Matthew Henry served us, as well:

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“Behold in this the deepest mystery and the richest mercy that ever was! By the light of nature, we see God as a God above us; by the light of the law, we see him as a God against us; but by the light of the gospel, we see him as Immanuel, God with us, in our own nature, and (which is more) in our interest.” Matthew Henry

God with us. God for us. God in our own interest. God coming to save us. That’s what we have in Christ.

Matthew 1:21 She will bear a son, and you shall call his name Jesus, for he will save his people from their sins.”

HE WILL SAVE HIS PEOPLE FROM THEIR SINS!

He Will Replenish Us

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I don’t know about you, but I often feel weary and depleted. It seems my tank runs dry quickly, and I’m in constant need of replenishment.

I’m learning to turn my weariness into worship and marvel at the One who never faints or grows weary.

Our God is never depleted

God is not capable of being depleted. His energy never runs low. He never feels the way we do when we’re tired and exhausted and worn out. He has all-power. That’s a reason to worship Him.

I’m also learning that it is at the very point of my own personal weakness that God meets me with His strength.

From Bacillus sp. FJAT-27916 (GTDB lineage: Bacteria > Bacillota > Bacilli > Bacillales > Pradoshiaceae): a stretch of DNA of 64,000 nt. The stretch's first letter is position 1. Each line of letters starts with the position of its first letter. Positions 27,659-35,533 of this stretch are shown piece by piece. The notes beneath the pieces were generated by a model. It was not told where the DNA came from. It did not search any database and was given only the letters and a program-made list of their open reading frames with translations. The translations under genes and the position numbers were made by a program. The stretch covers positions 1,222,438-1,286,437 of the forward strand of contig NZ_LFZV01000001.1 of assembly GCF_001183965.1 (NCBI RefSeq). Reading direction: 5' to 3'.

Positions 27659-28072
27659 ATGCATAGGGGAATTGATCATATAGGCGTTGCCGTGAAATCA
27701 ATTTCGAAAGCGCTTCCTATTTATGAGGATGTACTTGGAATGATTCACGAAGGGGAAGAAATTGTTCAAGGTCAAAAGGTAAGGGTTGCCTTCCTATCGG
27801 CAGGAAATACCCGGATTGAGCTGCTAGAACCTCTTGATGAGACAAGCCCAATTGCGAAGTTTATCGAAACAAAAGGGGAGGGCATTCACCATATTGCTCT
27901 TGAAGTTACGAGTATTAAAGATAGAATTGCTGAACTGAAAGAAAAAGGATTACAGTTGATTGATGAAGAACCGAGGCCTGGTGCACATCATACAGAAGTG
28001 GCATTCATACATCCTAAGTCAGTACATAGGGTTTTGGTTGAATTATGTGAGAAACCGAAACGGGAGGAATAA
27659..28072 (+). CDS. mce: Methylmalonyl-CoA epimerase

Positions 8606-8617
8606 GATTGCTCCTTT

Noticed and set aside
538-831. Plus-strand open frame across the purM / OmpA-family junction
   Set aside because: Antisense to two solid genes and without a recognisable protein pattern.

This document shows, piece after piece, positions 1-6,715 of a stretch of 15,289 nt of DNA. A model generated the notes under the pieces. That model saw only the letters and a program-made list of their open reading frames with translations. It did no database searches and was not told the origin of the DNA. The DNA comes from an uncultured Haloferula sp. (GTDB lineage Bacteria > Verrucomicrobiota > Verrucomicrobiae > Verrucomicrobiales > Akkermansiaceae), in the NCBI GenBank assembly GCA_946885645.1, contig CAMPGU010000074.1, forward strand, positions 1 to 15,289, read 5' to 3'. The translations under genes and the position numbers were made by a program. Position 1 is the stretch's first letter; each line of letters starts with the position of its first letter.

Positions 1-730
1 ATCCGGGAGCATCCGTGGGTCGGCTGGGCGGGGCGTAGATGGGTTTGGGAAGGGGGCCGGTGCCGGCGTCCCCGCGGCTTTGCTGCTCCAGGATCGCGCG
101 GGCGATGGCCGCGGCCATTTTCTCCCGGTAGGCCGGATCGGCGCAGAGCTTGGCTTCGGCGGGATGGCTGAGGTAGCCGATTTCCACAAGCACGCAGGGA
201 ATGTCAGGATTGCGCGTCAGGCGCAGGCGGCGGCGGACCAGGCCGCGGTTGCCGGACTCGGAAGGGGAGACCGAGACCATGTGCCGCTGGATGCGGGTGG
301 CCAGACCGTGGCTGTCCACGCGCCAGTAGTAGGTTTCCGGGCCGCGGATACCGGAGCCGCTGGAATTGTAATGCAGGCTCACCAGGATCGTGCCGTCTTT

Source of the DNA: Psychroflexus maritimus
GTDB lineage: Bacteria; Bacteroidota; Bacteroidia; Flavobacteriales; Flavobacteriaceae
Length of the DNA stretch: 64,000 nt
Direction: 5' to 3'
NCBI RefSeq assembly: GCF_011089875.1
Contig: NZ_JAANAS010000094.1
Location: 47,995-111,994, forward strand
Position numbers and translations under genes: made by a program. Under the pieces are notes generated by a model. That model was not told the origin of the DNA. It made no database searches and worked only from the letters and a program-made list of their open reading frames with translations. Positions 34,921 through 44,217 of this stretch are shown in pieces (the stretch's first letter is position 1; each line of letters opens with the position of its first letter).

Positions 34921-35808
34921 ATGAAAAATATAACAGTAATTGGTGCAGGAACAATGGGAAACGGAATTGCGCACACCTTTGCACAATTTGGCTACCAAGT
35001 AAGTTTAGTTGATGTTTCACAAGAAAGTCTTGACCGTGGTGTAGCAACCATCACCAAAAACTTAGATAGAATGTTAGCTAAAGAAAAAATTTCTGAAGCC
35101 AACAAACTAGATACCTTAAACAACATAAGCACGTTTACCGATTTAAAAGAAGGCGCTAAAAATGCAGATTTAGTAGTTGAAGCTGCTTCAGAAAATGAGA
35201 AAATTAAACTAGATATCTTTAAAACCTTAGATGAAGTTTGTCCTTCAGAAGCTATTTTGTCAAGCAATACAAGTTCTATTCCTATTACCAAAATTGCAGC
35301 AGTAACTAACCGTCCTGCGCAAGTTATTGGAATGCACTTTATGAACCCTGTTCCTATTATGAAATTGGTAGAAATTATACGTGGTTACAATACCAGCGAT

Our culture praises the strong, the powerful, the influential, the popular, the celebrities, the dominant, the prominent, the talented, the beautiful, the successful, the wealthy, the impressive, and the elite.

Our God draws near to the weak.

We can freely admit our need, and He will replenish us

We can aim to be impressive in the eyes of the watching world, or we can admit our failures, our faults, our frailties, and our fallenness, and trust in the faithfulness of God to fulfill His promises to give power and strength to the weary and the weak:

“For I will satisfy the weary soul, and every languishing soul I will replenish” (Jeremiah 31:25).

We don’t need to be powerful in the eyes of men; we just need to positioned to receive God’s strength. In the midst of our weaknesses, He is strong.

He has said,

“‘My grace is sufficient for you, for my power is made perfect in weakness.’ Therefore, I will boast all the more gladly of my weaknesses, so that the power of Christ may rest upon me. For the sake of Christ, then, I am content with weaknesses, insults, hardships, persecutions, and calamities. For when I am weak, then I am strong.” (2 Cor. 12:9-10).

We can stop trying to be strong and all-sufficient. We can freely admit that we are weak and depleted. We can trust, this day, that He will replenish us with His strength.

Richard Sibbes has said it so well:

“As a mother is tenderest to the most diseased and weakest child, so does Christ most mercifully incline to the weakest. Likewise he puts an instinct into the weakest things to rely upon something stronger than themselves for support. The vine stays itself upon the elm, and the weakest creatures often have the strongest shelters… The God who dwells in the highest heavens dwells likewise in the lowest soul. Christ’s sheep are weak sheep, and lacking in something or other; he therefore applies himself to the necessities of every sheep. He seeks that which was lost, and brings again that which was driven out of the way, and binds up that which was broken, and strengthens the weak. His tenderest care is over the weakest.” (The Bruised Reed, p. 10; 14, emphasis mine).